Proposition: 2.09: Sum of Squares of Sum and Difference
(Proposition 9 from Book 2 of Euclid's “Elements”)
If a straight line is cut into equal and unequal (pieces) then the (sum of the) squares on the unequal pieces of the whole (straight line) is double the (sum of the) square on half (the straight line) and (the square) on the (difference) between the (equal and unequal) pieces.
 For let any straight line $AB$ have been cut  equally at $C$, and unequally at $D$.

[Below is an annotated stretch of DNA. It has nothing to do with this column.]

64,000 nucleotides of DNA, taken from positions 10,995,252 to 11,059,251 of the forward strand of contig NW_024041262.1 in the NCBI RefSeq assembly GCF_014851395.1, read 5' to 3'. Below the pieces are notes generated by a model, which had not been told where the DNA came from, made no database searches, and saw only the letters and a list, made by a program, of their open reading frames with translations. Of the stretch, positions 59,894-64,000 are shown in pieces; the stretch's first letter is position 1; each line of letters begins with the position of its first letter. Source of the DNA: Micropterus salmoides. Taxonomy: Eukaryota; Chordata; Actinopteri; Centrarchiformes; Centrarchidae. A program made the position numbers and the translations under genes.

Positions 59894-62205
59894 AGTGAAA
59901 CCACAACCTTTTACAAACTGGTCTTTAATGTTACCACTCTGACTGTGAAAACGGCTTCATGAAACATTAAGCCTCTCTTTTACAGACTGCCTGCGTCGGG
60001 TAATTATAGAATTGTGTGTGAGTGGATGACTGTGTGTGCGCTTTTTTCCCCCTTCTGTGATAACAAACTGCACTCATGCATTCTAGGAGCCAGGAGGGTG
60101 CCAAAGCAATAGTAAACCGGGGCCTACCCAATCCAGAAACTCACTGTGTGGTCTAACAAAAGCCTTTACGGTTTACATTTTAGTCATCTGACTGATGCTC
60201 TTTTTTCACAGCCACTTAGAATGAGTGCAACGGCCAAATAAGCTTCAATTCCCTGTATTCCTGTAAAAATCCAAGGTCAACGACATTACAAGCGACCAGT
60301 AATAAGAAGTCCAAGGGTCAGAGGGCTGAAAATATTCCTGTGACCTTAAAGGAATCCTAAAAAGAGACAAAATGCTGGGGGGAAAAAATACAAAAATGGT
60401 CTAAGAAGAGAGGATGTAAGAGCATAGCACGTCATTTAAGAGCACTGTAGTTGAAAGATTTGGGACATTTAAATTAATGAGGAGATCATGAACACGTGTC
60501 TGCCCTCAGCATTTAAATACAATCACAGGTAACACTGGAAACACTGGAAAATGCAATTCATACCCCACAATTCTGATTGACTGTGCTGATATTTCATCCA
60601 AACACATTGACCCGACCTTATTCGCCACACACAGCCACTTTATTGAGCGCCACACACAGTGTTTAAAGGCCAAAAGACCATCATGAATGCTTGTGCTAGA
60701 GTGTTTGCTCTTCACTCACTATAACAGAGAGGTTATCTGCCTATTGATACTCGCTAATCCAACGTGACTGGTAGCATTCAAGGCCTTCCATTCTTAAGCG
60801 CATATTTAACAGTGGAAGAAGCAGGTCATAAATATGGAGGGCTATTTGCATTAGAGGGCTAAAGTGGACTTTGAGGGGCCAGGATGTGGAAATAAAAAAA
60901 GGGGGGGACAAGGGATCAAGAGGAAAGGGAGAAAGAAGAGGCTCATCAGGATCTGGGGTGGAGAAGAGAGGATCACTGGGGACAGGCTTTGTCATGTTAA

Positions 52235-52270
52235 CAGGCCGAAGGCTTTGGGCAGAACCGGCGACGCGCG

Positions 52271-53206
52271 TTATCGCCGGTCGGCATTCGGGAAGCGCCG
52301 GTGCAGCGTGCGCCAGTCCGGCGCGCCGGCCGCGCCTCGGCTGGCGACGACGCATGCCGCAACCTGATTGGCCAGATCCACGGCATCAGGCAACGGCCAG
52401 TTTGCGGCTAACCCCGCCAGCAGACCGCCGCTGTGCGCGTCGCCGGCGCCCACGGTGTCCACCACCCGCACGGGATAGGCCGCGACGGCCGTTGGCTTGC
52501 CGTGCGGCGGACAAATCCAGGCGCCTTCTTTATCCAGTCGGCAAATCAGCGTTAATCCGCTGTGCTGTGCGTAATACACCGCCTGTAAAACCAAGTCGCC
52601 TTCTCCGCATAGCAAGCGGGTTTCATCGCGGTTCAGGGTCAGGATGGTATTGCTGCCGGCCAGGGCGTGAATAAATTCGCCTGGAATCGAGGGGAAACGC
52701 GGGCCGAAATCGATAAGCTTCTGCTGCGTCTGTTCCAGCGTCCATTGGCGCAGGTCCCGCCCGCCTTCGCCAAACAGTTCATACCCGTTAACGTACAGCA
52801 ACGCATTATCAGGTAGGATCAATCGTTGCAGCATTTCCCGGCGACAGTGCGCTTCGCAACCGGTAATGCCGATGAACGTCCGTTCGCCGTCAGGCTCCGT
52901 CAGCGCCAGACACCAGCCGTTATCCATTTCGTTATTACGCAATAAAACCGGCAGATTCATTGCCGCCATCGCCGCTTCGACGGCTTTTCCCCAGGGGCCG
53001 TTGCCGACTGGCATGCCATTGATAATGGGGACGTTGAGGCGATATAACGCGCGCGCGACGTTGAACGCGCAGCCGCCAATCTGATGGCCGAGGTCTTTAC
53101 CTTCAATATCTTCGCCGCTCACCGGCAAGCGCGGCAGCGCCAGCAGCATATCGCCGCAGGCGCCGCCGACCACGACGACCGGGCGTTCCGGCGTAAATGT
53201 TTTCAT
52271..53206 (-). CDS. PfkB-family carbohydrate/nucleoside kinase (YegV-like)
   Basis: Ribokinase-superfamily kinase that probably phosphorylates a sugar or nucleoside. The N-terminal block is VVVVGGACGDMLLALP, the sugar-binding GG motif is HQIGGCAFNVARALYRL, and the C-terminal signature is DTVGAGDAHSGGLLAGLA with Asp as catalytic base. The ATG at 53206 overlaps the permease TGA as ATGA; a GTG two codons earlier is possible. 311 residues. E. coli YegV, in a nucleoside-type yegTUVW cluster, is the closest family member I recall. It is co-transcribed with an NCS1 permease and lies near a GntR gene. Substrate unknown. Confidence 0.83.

I say that the (sum of the) squares on $AD$ and $DB$ is double the (sum of the squares) on $AC$ and $CD$.
Modern Formulation
Algebraically, with \(a=AC\) and \(b=CD\), this proposition states that
\[(a+b)^{2}+(ab)^{2}=2(a^2+b^2).\]
Table of Contents
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References
Adapted from CC BYSA 3.0 Sources:
 Callahan, Daniel: "Euclid’s 'Elements' Redux" 2014
Adapted from (Public Domain)
 Casey, John: "The First Six Books of the Elements of Euclid"
Adapted from (subject to copyright, with kind permission)
 Fitzpatrick, Richard: Euclid's "Elements of Geometry"